Scientist: … and it occurs everywhere in nature. Consider how the spirals of a sea shell and the spirals of the Milky Way repeat the same patterns. “The Art of Science!”
Farmer: …and the flower head of a Sunflower, the seeds spiral the same way. A beautiful pattern, plus money in the bank!
But really, the spirit of the play was captured by the sing-alongs at the end, led by the Scotsman with his electric guitar. This was, naturally, where the characters found friendship and comradery despite their differences. As the concluding, original “odd socks” song declared:
If you walk into a bar ‘n’ Lingerlonga,
Doesn’t matter who you are you will be stronger,
‘Cause there’s perfect harmony, and such good company.
If you’re a scientist, an artist or a farmer,
The strong and silent type, or just a natural charmer,
If you want to make things grow, there’s one thing you should know,
Keep Calm and wear odd socks,
Be cool, don’t blow your tops,
We’re all in this together,
Keep Calm we’ll see it through…
The food also delighted everyone. Diego Bonetto has written his own account of the remarkable collaboration behind the meal with foraged ingredients here. Both Diego and Glenn spoke to the audience about their produce, with Glenn speaking passionately about how vital it is that we maintain healthy landscapes and build humus in the soil. As dessert was served, we artists had the privilege of sharing our ideas with a curious and considerate audience. Some serious discussion of farming methods followed, and the table conversations continued for hours afterwards. It was, without doubt, a great night out.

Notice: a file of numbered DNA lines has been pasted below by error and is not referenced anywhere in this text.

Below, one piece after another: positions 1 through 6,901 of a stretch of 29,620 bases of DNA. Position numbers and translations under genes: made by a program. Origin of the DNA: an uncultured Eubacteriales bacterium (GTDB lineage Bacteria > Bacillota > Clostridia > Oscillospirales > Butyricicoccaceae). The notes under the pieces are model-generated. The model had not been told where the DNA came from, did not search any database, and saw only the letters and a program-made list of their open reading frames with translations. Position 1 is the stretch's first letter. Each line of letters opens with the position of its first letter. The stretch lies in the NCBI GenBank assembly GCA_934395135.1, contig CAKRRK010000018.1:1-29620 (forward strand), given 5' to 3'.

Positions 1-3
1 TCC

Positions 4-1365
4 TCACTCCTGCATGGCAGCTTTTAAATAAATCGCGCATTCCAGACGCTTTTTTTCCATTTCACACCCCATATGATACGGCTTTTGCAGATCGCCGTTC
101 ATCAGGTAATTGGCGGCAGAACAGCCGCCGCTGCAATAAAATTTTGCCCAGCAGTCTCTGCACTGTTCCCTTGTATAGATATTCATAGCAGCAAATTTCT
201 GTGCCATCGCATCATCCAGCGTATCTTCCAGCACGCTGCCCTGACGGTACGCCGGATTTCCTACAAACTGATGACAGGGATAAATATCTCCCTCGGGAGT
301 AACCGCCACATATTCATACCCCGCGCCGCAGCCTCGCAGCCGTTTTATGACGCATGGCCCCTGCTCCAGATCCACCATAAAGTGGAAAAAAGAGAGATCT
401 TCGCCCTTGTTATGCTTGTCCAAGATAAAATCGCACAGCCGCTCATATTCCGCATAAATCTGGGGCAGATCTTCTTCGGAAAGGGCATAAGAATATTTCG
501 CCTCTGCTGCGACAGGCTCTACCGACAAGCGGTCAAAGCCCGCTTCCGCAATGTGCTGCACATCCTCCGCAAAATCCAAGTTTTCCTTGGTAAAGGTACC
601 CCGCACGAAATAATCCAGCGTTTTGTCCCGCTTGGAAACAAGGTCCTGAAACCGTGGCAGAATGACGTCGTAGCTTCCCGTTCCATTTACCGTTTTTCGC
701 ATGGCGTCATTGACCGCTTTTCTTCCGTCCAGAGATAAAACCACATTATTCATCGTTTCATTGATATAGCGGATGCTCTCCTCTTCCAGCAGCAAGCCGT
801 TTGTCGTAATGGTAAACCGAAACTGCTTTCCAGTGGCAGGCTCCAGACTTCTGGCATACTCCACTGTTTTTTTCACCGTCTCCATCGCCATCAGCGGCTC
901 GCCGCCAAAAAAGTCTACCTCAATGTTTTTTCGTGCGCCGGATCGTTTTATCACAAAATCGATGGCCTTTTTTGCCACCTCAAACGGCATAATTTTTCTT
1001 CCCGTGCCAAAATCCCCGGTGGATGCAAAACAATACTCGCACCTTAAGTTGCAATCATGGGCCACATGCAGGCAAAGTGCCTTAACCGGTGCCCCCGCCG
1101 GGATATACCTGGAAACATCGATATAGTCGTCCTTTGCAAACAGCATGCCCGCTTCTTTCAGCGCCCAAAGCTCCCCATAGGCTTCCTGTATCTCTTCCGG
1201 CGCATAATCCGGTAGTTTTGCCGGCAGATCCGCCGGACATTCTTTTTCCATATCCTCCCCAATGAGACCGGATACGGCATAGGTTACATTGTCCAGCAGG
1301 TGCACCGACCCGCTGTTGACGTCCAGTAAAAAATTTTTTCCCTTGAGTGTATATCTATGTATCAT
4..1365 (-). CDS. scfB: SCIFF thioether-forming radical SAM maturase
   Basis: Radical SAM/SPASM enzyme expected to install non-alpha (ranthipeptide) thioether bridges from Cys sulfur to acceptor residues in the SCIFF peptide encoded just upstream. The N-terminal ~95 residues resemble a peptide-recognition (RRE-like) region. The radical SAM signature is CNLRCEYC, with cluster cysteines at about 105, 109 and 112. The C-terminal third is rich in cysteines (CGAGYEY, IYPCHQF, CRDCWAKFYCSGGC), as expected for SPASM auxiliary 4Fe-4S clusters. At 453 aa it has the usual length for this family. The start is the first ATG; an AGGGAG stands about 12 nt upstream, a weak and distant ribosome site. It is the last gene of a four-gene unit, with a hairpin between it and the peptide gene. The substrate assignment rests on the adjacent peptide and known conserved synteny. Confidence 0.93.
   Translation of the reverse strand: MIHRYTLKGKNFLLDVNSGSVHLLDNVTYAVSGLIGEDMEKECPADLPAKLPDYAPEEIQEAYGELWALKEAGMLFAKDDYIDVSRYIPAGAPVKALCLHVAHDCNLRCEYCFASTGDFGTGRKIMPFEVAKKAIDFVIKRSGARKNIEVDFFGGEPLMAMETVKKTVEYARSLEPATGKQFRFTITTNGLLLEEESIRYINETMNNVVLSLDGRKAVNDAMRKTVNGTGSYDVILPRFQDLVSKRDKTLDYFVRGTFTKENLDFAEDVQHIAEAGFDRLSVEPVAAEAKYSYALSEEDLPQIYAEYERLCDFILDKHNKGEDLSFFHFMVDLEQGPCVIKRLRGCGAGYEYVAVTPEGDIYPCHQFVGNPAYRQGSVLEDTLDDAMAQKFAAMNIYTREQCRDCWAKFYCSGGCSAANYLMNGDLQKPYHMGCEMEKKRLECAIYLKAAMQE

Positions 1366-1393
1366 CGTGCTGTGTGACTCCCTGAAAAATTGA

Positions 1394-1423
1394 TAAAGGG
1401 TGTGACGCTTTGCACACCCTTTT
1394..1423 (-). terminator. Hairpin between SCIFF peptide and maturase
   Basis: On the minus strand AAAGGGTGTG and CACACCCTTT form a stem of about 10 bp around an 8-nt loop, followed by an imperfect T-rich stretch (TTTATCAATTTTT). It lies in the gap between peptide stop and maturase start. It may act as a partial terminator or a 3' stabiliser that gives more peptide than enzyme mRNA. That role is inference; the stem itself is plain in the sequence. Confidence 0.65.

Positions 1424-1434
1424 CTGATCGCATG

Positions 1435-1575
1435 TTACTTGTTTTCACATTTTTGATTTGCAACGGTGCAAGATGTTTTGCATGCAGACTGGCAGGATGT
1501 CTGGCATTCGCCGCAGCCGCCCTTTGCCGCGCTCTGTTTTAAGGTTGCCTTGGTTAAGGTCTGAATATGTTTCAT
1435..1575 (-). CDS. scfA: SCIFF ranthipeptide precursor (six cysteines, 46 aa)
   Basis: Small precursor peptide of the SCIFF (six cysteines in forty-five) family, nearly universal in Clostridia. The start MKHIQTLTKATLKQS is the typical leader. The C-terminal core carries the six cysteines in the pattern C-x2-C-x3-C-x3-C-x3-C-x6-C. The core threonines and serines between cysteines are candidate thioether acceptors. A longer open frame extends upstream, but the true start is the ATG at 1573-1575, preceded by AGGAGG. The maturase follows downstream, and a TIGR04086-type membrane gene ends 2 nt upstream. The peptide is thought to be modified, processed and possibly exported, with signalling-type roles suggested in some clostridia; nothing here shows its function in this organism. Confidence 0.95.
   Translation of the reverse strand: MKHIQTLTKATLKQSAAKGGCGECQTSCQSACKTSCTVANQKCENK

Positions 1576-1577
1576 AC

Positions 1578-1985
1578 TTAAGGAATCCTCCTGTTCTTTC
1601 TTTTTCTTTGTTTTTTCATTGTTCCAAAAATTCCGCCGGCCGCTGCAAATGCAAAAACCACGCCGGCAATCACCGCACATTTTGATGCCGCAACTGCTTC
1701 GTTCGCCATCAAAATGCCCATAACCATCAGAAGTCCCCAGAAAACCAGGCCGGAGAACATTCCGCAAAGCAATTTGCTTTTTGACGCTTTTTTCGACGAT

The two people responsible for it all coming together are Rick Hutton and Garry McDouall, the driving force behind of The Living Classroom and The Carbon Farm (as well as the restoration of The Roxy theatre), and our main collaborators on this project. We are learning that Rick and Garry have very strong stomachs for risk. They obviously feel that if Bingara is to reinvent itself and thrive as a small rural town, their whole community needs to be encouraged to take risks, try odd things and make friends with strangers. We – as the outsider element in the town - are participants in their socially engaged art project as much as they are in ours. I’m reminded of how a year ago when KSCA first met Rick, Susan, Garry and Linda, we were told that Ian Millis’ poster of a fictional future for Kandos was “great futuring”, similar to their own very detailed, community-engaged strategy for regenerating Bingara. What a magic art moment that was.
With grateful thanks to:
The Friends of Touriandi, Glenn Morris, Diego Bonetto, Marnee Fox, Katrina Morris, Leanne Thompson and the many other people who assisted with food preparation, Carmen Southwell for deft stage management, Martin Hansford of Wombat Tracks for flawless sound, Susan Hutton for stupendous paleo desserts and of course the cast:
Johnette Walker - Ms Phillipa Glass (the Bartender)
Linda McDouall - Ms Esme de l’Orange (the Artist)
Therese Green - Dr Therese Green (the Scientist)
Garry McDouall - Arthur Farmer (The Farmer)
Rick Hutton - Jock McTavish (the Silly Scotsman)
You’re all stars!!